mailing list archives
Re: recent 'cross site scripting' CERT advisory
From: metal_hurlant () YAHOO COM (Henri Torgemane)
Date: Tue, 8 Feb 2000 14:07:11 -0800
I believe you're not talking about the same kind of attack..
You're thinking about the traditional problems, where the servers tries to
protect itself from evil clients.
CSS is about a server trying to protect good clients from an evil third party.
For that purpose, the server should trust good clients in order to prevent
third party attacks.
If that trust gets abused, at most, someone will be able to grab his own
cookies, or modify his own form entries. Not a big deal.
However, relying on that REFERER thingy to solve the CSS problem is risky.
It's probably not reasonable to compare REFERERs to a set of every valid URLs,
so most implementation would simply check if the hostname or IP is valid.
This means it only takes one unprotected script somewhere on the web site to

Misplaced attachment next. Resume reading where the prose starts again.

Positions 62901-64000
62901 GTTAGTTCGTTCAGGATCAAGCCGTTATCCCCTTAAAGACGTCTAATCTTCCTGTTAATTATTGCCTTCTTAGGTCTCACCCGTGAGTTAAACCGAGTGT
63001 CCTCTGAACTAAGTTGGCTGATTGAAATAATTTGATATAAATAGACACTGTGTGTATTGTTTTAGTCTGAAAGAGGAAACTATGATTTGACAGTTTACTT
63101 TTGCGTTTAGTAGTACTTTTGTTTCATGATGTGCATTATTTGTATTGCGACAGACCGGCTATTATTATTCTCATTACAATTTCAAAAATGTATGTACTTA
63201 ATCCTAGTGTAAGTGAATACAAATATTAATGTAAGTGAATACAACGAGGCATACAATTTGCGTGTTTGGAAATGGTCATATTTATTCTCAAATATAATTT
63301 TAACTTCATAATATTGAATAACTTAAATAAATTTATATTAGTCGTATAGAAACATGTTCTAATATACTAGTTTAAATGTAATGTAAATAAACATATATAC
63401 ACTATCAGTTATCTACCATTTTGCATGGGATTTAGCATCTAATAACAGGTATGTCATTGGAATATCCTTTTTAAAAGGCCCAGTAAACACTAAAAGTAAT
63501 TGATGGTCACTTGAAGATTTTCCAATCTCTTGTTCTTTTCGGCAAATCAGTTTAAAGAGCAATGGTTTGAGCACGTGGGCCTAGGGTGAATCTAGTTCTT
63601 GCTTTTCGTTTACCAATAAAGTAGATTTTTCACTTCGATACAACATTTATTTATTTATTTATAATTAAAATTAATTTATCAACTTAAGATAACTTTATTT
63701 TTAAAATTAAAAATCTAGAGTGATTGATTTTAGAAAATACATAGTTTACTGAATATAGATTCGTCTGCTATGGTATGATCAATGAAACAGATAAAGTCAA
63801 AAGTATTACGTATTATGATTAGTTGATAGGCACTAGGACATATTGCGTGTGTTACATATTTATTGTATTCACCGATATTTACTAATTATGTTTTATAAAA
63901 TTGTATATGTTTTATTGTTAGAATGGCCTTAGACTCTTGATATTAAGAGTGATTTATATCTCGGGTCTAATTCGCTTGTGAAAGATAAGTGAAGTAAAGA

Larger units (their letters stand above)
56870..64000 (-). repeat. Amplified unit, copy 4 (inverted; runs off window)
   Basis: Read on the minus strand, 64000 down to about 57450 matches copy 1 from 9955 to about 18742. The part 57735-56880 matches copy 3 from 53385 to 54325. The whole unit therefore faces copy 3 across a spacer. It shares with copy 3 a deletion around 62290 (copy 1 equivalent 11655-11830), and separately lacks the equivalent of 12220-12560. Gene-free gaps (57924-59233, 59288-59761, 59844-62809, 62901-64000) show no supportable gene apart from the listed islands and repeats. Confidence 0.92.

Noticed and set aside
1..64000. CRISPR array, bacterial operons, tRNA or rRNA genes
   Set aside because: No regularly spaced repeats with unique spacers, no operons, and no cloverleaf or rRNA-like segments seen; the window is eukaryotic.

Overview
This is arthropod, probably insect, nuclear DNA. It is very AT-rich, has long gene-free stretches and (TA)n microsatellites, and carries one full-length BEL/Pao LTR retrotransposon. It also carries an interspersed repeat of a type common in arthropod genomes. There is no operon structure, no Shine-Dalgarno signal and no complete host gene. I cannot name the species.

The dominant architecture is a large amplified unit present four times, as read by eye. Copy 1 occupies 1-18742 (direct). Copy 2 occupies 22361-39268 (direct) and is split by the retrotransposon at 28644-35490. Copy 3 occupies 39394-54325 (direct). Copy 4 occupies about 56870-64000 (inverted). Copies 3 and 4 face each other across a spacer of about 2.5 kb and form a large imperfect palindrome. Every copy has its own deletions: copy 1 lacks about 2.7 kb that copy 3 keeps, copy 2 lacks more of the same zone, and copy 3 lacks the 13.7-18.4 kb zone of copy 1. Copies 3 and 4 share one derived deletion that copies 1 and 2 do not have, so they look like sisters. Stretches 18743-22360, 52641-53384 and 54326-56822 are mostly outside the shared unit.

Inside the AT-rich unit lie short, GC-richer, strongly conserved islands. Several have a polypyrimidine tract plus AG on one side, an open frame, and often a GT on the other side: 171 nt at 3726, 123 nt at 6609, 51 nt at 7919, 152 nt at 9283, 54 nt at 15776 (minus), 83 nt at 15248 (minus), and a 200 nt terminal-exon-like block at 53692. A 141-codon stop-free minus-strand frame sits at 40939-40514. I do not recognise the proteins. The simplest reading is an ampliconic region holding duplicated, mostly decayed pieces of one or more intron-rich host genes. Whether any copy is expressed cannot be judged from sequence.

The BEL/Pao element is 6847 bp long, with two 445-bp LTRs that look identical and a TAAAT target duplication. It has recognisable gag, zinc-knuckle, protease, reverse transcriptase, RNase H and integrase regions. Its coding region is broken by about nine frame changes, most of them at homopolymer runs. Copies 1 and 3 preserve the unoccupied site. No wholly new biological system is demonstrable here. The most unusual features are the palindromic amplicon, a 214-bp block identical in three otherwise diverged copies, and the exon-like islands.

completely void the benefits of the check:
The attacker would simply have to pipe his attack through the unprotected
script to then have full CSS abilities.
But if it is done right (i.e.: you're explicitely specifying which files don't
need a REFERRER check, rather than trying to keep a list of every script that
needs it), I believe it can provide instant CSS protection without having to
audit all these server scripts right away.
Ari Gordon-Schlosberg wrote:
[Bill Thompson <bill () DIAL PIPEX COM>]
One form of protection from a truly *cross-site* attack that I didn't
see mentioned in the CERT advisory is the trusty "HTTP_REFERER"
check. But then, with so many sites using affiliate programs to get
their search boxes and book-buying links distributed across the Web,
there may be few major e-commerce sites that block requests based on
the referral source.
HTTP_REFERER is trivial to spoof, and it's likely that anyone perpetrating
a sophisticated attack would laugh at having to spoof the Referer: header.
It's a form of trusting the client, which is a big, huge, no-no. It's okay
if you're trying to protect from someone seeing a page that should
register for (like downloading a white paper), because it's not worth an
attackers trouble to circumvent something like. But Referer: should never
be used as a security measure. Hell, anyone with telnet can spoof a Refer:
Ari there is no spoon
http://www.nebcorp.com/~regs/pgp for PGP public key
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